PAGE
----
Danish duo Quadron master blissful, electronically charged soul on Avalanche
Last year, a video circulated where Coco O of electro-soul duo Quadron belts out Lauryn Hill’s delicately tortured classic “Ex-Factor” while seated outdoors in Vienna. Flanked by her group mate (producer Robin Hannibal) and few bangs on a café table, Coco delivers a rendition of L-Boogie’s that’s so passionate, so smooth, that’d you’d think she’d dated Wyclef herself. It was a dimension to Coco’s vocals rarely heard on Quadron’s 2010 self-titled debut LP, an effort that leaned on electronic aesthetics hugged by simple vocals, with only sparse helpings of soul. Since then, Quadron have become a hidden gem to the mainstream that hip-hop has already embraced, having collaborated with Chip The Ripper and Odd Future leader Tyler, the Creator. Quadron’s follow-up LP Avalanche hones in on true soulfulness—they’ve refined their sound, stuck to one trajectory, and the results are oh-so wonderful.
What Avalanche lacks in length—it ceases at an efficient 10 tracks—it makes up for in style. The opener “LFT” is an ideal entry, as Coco’s sultry vocals glide over ’80s-inspired production on the hot pursuit of “LFT” (an acronym for “looking for trouble”). The simmering hums and ricocheting drums on lead single “Hey Love” set up charged lyrics involving Coco insisting that she’s “the one.” Meanwhile, “Crush” takes things down a few notches, where the tone changes from the previous track’s aggression to subdued moans of impatience. Coco’s chops are really exposed when the production is stripped down; on “Befriend” and the title track, Hannibal crafts beautifully simplistic sound beds for his female counterpart to recline.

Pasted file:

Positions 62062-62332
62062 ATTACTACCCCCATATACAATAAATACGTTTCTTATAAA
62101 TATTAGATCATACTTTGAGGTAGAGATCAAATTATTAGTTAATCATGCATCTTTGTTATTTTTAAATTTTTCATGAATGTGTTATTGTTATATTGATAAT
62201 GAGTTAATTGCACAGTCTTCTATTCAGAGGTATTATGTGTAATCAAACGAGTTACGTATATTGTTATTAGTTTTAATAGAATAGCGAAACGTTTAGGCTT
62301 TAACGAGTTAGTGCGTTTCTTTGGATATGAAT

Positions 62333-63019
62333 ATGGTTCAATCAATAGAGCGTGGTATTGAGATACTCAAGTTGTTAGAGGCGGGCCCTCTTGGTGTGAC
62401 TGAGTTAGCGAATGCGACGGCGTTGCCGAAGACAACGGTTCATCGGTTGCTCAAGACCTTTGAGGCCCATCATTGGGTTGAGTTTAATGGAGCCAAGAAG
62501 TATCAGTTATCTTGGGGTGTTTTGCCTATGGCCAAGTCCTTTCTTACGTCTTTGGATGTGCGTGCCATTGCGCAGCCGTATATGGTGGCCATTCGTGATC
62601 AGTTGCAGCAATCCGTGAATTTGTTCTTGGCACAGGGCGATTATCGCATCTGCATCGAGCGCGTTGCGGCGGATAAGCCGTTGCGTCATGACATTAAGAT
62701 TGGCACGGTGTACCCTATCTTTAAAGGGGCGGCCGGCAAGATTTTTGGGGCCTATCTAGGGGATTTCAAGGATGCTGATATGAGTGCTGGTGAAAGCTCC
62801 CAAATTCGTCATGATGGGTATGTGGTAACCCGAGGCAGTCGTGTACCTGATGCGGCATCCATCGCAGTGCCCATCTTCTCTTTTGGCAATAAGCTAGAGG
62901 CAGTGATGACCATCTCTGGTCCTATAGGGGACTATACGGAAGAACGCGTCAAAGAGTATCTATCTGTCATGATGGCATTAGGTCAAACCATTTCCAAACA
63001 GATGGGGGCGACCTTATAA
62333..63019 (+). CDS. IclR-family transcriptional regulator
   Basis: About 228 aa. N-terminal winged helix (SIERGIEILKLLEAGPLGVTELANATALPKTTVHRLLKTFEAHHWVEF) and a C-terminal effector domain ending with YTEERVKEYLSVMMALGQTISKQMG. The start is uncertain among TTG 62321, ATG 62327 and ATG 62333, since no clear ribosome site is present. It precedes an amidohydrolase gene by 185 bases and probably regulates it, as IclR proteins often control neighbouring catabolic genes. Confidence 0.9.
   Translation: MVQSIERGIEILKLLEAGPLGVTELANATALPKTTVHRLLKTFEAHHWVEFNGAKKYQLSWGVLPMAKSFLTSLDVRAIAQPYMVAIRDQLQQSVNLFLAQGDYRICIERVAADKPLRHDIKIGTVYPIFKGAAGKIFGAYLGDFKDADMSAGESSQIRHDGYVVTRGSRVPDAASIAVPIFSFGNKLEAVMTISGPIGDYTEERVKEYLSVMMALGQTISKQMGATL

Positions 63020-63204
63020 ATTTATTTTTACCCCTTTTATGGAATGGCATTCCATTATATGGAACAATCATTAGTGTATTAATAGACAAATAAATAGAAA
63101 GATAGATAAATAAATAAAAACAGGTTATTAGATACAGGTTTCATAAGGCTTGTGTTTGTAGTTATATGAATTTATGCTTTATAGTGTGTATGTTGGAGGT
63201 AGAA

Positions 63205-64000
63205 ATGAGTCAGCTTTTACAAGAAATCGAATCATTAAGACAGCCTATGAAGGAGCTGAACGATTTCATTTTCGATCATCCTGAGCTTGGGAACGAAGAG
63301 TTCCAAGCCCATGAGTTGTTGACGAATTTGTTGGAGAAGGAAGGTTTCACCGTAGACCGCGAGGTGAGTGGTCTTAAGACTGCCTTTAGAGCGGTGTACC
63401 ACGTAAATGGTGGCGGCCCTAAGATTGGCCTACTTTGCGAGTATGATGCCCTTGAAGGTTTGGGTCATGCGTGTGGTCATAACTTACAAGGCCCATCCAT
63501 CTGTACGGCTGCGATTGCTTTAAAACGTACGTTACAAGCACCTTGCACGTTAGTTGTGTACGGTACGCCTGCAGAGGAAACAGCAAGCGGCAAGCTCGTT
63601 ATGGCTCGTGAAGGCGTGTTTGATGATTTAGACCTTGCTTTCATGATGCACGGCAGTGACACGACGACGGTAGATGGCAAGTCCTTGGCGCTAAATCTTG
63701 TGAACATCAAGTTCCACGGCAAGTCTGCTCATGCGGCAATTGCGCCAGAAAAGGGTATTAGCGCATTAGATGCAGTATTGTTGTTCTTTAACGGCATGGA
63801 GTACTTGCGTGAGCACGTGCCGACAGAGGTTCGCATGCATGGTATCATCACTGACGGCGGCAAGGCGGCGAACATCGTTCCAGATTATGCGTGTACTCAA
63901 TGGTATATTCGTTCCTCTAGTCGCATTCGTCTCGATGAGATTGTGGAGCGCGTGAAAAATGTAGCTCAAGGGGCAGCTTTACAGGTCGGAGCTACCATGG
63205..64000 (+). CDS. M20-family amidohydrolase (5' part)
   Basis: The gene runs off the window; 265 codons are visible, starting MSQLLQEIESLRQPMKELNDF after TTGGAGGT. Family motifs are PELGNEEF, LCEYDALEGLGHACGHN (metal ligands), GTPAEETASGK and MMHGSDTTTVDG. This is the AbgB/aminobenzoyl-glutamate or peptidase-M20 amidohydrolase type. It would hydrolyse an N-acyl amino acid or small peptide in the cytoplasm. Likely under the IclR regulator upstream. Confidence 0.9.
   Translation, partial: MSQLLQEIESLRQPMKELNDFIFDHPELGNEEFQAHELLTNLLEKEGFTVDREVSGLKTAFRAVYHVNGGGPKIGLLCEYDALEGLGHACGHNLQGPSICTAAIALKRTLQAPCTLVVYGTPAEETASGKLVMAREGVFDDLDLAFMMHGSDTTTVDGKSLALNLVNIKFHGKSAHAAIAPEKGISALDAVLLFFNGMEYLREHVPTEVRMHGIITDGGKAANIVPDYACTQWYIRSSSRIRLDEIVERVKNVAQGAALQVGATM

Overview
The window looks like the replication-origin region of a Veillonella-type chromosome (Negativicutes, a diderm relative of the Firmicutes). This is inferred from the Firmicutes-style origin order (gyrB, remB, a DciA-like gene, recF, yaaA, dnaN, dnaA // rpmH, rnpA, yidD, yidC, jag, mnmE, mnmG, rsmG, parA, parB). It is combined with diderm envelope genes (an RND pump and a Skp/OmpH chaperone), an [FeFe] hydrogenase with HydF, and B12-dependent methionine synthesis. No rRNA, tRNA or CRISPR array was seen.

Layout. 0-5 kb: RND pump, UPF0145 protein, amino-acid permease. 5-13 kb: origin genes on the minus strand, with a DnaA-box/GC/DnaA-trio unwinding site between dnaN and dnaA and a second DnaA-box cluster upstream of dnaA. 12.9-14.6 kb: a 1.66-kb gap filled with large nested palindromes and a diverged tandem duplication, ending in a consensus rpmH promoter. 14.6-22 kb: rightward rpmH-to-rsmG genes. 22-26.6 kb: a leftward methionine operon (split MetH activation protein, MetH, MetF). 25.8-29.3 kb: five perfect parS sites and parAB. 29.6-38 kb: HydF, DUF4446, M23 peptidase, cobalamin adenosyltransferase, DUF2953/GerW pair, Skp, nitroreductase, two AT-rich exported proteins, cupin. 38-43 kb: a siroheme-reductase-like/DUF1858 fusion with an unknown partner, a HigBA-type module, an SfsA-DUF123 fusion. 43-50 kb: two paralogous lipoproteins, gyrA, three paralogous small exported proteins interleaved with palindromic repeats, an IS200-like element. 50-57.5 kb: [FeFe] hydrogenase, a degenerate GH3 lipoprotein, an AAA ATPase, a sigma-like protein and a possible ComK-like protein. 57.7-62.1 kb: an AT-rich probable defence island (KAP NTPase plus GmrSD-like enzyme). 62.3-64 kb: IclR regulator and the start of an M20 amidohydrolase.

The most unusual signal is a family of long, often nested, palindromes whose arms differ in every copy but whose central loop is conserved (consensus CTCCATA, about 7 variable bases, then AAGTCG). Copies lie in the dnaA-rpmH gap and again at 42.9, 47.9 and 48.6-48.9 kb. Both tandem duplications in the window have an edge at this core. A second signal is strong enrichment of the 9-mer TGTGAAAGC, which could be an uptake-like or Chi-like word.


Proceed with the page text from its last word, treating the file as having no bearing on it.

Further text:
Kendrick Lamar is the album’s sole feature, on the breezy anti-love song “Better Off.” Here, Coco’s breathy vocals set up K Dot’s spoken-word style delivery, as he uses romance as the bait to change his love interest’s mind. If there’s one critique to be offered, it’s that Avalanche is predominantly mid-tempo tracks. The mood rarely changes, save for cuts like “It’s Gonna Get You” and the funky “Favorite Star,” though they too find a slower groove upon their descent.
There is an obvious growth apparent in Quadron’s second album Avalanche. Here is a project meant to rock from start to finish—especially during chill moments. For those looking for something a little more hyper, just wait for the remixes. In the meantime, Quadron are on a mission to take over soul music, one glorious tune at a time. —Kathy Iandoli